July 27 (Bloomberg) -- Corporate bond investors didn’t ask the Bank of England to buy a single bond under its debt purchase program for the first time since March, signaling sentiment has improved, according to Evolution Securities Ltd.’s Gary Jenkins.
None of the 355 billion pounds ($552 million) of securities the BOE said that it would purchase under its twice-weekly program was tendered today. The central bank started the facility last year to offset the effects of the deepest financial crisis since the 1930s.
Credit markets have rallied since May when concern that governments would have trouble raising cash while trimming their budget deficits prompted investors to tender a record 507 million pounds of debt on June 8. Spain’s auction last week of 6 billion euros ($7.8 billion) of treasury bills and a bank stress test that showed 84 of 91 firms passed helped build confidence, Jenkins said in a note to clients.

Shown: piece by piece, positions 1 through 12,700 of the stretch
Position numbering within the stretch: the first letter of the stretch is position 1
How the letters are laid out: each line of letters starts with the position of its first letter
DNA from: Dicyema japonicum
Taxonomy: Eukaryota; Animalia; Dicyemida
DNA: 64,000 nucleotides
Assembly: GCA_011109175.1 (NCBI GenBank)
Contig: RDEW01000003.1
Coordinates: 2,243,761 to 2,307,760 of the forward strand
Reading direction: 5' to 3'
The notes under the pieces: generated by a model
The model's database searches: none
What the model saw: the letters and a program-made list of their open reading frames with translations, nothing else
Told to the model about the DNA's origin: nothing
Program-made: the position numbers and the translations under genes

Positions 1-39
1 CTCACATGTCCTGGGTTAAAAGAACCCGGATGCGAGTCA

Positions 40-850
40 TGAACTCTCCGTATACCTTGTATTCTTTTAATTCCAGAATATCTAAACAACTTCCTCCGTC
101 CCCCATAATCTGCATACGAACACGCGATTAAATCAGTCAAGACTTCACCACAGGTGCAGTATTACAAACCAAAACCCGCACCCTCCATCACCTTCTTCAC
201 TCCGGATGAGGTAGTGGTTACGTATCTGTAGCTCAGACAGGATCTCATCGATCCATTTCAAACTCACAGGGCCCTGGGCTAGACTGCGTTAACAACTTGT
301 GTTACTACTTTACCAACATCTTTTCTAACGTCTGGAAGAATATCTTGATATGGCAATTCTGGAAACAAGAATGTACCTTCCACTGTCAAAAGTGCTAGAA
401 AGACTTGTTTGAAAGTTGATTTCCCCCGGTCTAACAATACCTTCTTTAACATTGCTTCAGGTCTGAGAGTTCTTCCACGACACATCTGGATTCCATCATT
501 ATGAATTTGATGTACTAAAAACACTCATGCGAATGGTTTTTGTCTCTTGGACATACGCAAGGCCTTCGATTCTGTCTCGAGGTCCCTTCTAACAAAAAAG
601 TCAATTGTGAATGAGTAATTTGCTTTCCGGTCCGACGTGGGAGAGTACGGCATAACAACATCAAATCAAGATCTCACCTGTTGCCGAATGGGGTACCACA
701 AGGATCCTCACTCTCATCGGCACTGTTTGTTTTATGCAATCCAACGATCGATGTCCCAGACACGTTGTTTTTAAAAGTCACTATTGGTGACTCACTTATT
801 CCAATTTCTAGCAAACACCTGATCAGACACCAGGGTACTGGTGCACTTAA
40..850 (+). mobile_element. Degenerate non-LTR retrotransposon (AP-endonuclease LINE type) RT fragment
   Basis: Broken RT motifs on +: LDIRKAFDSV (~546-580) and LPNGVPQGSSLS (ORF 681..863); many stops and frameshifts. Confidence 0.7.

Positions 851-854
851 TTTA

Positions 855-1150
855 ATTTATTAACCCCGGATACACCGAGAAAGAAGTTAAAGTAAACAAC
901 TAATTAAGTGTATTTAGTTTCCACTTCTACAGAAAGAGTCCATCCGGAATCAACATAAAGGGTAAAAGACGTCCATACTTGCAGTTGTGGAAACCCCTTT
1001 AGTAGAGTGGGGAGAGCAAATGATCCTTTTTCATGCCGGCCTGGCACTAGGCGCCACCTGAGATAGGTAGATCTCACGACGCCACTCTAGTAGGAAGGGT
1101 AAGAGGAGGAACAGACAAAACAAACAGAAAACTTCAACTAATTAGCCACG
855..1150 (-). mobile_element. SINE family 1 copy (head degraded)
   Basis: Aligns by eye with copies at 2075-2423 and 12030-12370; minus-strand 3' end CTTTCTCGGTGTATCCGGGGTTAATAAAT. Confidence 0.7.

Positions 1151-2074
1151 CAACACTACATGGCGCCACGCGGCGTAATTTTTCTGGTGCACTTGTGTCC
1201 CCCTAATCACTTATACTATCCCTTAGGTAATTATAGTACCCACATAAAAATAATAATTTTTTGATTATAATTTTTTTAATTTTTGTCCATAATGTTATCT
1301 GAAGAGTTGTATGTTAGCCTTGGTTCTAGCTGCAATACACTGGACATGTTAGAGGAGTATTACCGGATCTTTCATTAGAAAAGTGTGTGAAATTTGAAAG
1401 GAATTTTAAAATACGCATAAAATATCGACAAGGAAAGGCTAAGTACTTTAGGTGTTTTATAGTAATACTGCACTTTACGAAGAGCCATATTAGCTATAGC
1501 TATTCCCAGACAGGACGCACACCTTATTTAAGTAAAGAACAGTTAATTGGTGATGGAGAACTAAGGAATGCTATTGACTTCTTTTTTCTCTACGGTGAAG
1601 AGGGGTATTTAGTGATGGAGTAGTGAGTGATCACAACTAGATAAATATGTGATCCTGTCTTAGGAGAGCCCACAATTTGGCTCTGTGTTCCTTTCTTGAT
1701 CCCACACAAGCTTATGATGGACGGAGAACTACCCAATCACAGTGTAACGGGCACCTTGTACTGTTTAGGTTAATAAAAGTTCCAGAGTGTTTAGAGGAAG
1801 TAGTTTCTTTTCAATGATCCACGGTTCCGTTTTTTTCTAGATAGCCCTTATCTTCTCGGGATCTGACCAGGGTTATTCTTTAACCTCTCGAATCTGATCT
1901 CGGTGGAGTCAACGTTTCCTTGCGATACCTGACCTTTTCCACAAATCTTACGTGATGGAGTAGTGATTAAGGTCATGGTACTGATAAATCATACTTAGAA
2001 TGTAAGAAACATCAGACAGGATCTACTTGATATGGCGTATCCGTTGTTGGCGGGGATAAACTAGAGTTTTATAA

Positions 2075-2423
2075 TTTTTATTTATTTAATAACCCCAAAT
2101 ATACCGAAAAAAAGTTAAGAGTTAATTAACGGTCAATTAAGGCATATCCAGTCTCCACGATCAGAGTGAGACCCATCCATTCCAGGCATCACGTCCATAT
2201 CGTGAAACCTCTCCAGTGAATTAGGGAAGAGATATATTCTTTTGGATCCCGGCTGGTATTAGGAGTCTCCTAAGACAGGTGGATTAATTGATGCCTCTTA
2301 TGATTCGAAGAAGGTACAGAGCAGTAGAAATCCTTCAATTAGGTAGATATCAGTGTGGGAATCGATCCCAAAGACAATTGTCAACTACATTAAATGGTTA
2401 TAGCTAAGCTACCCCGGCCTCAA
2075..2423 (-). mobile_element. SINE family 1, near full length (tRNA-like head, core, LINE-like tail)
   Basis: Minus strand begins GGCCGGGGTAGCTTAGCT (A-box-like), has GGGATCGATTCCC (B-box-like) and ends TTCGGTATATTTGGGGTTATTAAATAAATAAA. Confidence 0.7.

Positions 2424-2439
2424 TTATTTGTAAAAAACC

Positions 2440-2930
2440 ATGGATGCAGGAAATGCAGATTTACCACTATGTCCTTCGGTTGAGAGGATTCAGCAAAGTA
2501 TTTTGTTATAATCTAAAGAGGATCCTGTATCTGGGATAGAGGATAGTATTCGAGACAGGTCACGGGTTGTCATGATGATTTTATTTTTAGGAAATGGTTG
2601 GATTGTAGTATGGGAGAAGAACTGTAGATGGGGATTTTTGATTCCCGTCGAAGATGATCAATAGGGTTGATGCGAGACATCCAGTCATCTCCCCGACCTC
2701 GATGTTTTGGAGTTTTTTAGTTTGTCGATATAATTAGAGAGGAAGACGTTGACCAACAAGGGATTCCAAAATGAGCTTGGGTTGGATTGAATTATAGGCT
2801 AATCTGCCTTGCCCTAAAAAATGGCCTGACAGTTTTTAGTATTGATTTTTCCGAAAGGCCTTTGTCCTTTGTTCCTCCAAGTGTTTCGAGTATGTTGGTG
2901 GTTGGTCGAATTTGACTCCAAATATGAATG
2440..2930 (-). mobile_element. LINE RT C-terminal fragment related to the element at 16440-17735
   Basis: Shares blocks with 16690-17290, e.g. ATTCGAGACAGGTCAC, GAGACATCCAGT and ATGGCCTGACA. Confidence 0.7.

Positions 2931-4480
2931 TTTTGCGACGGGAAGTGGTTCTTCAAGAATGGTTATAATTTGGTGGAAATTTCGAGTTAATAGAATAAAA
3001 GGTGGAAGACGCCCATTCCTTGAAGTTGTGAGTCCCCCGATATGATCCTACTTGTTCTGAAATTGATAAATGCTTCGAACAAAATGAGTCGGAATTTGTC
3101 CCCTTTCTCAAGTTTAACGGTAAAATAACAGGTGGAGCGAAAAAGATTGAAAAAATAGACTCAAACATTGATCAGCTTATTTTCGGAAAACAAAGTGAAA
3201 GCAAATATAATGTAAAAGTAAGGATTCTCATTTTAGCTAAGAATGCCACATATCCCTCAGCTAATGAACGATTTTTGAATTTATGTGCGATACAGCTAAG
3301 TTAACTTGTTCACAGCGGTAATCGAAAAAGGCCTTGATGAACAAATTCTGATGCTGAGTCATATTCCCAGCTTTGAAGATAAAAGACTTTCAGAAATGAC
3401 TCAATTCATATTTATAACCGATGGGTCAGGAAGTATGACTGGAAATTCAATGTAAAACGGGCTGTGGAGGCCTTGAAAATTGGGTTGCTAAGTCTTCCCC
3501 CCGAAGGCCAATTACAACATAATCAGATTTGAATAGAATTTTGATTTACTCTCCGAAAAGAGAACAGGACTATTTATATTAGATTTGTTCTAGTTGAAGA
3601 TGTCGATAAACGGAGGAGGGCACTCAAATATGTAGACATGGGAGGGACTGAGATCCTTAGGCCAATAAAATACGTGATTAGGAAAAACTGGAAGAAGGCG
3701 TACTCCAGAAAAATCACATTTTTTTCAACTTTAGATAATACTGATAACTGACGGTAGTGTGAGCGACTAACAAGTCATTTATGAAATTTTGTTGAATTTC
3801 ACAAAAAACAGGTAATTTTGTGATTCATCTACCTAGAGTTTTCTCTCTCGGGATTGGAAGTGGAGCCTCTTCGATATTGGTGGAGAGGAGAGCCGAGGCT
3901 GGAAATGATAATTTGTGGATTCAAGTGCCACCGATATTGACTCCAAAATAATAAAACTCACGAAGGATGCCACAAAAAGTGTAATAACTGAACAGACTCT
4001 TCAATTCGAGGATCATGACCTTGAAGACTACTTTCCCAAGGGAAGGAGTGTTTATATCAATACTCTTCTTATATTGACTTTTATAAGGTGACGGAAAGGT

“No doubt the positive earnings season and the improvement in economic data have helped to turn sentiment, but one can’t help thinking that the tipping point was the Spanish bond auctions,” wrote Jenkins, head of credit research at Evolution in London. “The positive reaction to the stress tests plus the relaxation of the Basel 3 proposals are continuing the recent positive trend.”
To contact the reporter on this story: Bryan Keogh in London at email@example.com
To contact the editor responsible for this story: Paul Armstrong at firstname.lastname@example.org